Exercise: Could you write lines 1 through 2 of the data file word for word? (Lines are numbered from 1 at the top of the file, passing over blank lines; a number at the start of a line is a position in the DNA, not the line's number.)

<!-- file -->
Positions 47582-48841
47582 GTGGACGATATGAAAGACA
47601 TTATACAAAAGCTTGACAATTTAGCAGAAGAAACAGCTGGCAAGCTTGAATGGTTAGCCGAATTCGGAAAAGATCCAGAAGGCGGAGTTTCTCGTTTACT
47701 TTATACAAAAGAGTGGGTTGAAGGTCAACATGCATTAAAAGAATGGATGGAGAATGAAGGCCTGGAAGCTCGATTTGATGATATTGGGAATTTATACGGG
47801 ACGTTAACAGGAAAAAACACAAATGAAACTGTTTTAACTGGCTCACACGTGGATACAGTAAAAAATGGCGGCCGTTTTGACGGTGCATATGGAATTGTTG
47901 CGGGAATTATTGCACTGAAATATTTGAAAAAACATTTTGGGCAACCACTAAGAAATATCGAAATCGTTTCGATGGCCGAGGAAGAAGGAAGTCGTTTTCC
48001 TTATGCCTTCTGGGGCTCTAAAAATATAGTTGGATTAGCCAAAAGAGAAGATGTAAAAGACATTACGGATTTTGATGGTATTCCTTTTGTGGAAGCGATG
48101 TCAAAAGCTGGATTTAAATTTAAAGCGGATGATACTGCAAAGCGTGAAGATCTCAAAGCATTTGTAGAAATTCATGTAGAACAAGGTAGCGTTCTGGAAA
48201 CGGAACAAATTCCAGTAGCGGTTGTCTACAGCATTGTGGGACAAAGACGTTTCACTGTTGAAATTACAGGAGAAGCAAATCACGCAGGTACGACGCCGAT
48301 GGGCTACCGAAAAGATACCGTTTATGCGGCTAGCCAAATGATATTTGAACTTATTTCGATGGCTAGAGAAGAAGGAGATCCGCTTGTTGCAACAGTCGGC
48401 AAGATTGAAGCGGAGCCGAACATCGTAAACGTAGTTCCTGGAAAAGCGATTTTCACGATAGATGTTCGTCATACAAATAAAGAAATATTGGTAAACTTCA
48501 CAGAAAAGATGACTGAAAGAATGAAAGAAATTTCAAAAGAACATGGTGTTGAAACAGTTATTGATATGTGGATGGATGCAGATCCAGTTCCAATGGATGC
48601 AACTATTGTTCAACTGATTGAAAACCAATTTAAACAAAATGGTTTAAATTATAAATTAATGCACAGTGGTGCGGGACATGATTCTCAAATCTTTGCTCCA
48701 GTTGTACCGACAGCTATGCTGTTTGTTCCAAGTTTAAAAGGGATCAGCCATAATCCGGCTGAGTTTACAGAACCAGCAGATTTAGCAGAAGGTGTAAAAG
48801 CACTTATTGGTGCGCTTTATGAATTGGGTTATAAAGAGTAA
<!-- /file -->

Positions 47582-48841
47582 GTGGACGATATGAAAGACA